Verrazano Bridge

So I trundled over the hump-back bridge that connects Assateague to the mainland. It was a sunny Veteran's Day Weekend, but the wind was biting. I crested the hump and was wondering why the horses don't saunter over the bridge and break for freedom when I noticed a figure at the foot of the bridge on the mainland side.

It was Izzy, my imaginary friend. Izzy is the one who travels from historical marker to historical marker trying to find a way to break through his writer's block. So far, this historical marker project has not successfully loosed the floodgates, but he keeps trying. And I am always happy to lend a hand, even if he never runs with my story ideas.

"Ho! Izzy!" I called.

Izzy jumped a bit, startled (I assumed) from his intense concentration on the words of the marker before him:

Verrazano Bridge

Named in 1976 for the courageous Florentine navigator, Giovanni Da Verrazano (c.1485-1528.) In the ship La Jauphine under a commission from King Francis I of France, he explored the Atlantic Coastline of North America in the spring of 1524, searching in vain for a route to Asia. In the crew of 50 was his brother, the map maker Girolam Da Verrazano. Some historians believe the navigator came ashore near here, calling the land Arcadia because of the beauty of the trees.

"Now, there's a lot to go on there," I told Izzy. I emphasized my statement with a firm nod of the old noggin. "So many ideas spring immediately to mind."

Izzy just stared at me.

"You know, er," I said. I wanted to be careful to avoid any talk of searching in vain. "You could interview folks around here and find out what it was like on that fateful day."

"Fateful day?"

"You know; the day the bridge strummed itself to pieces because a stray breeze kicked it into harmonic overdrive or something. It'd make a great disaster story: human drama (cars flopping hither and yon) and maybe even courageous animals. Ooh, I know! Maybe the key love interest is saved by one of the famous ponies. He catches her sweater in his teeth just as she's about to hit the freezing waters of Sinepuxent Bay. Brr."

I shivered for effect. Izzy chewed on this nugget for a moment before responding.

"What are you talking about?"

"You know," I said and pointed at the bridge behind us. "The Verrazano Narrows Bridge."

"The bridge in New York?"

"You mean it was a bridge in New York that failed because of wind-induced oscillation?"

"No," Izzy said. "It was not."

"Oh," I said. "So, this is the bridge that fell apart?"

"Stop that. The bridge you are thinking of is the Tacoma Narrows Bridge."

"Oh," I said. "That's a relief. I was a little worried about walking back to the campsite. Hey, speaking of campsite, do you want to join our camping adventure? The horses are very friendly."

"No, thank you. We have struggled through three million years of evolution to climb up to this miniscule plateau where humanity is no longer required to sleep on the cold, hard ground," Izzy replied. "It would be an insult to our forebears. Besides, the horses bite."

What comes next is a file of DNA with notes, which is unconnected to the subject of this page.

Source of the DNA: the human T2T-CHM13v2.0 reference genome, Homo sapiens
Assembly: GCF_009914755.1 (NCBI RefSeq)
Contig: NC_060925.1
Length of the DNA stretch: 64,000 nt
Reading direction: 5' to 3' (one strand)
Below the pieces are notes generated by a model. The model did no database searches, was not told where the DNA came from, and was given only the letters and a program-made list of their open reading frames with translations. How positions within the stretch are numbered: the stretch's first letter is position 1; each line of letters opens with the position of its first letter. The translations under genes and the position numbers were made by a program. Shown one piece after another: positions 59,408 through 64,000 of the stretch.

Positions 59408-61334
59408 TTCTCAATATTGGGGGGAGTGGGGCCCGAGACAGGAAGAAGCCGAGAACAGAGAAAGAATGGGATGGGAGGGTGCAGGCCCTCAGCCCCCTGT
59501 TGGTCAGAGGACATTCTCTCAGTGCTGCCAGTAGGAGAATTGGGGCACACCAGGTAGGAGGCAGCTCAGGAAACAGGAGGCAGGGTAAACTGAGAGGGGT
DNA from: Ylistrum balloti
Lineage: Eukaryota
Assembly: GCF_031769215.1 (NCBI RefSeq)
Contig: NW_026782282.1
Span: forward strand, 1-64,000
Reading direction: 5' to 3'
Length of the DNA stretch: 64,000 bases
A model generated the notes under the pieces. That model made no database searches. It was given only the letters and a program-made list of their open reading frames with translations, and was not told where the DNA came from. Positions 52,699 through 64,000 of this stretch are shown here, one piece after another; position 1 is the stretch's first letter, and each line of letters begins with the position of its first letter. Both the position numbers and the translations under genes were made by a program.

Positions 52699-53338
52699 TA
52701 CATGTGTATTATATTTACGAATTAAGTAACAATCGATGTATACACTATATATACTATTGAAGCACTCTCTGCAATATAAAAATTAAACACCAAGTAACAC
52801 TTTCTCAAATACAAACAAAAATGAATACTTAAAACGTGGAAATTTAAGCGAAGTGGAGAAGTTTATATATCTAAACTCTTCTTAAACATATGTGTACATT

"They do?"

"Now, look," Izzy said and patted me on the back. "I really do appreciate your help here, but what I need is just a little bit of quiet while I think."

I nodded. See, I would have said, "Sure, no problemo," but he had just requested quiet, so I was being quiet to show him respect and all that. That's what friends do for each other; you know, show respect and stuff. Even if they're imaginary friends. Respect, yep. And a little encouragement, too. I quietly thought good, encouraging thoughts at Izzy. Izzy, who is like a brother to me, even though we only met this year. Astute readers might point out that the fact that Izzy doesn't really exist might hinder his chances at being much like a brother. However, I'm forced to point out (in response) that I don't have a real-life brother, either, so he's that much closer to being like a brother right from the get-go.

So, at any rate, I don't know how brothers interact, but I'd imagine that brothers would support each other in their endeavors in the same way that I stood there quietly rooting for Izzy. Of course, to be honest, as I watch the Brunette's brothers, the word "quiet" rarely springs to mind.

"And so there were these two Verrazano brothers trapped on a ship for months on end. I doubt they were quiet!" Izzy looked at me. "Oh, did I say that out loud? I was just thinking --"

But Izzy strolled off. "Where are you going?" I shouted. "Izzy!" But he had disappeared into the mist. I started back up the bridge, but as I reached the top of the arc, I felt a little bit of a breeze. I stopped and felt for vibrations with my feet. Nothing, yet. Then, my mobile phone rang. It was the Brunette.

"Uh, so, you want to drive up to Ocean City for some pizza?" I asked. "You could drive over here and...Oh, I see, you have the fire going. Well, hmm." I looked to the bottom of the bridge. "There seem to be a couple of angry-looking horses between me and you. And I think the bridge is shaking. You sure you don't want to spend the night at the Comfort Suites?"

0 thoughtful messages from friendly readers: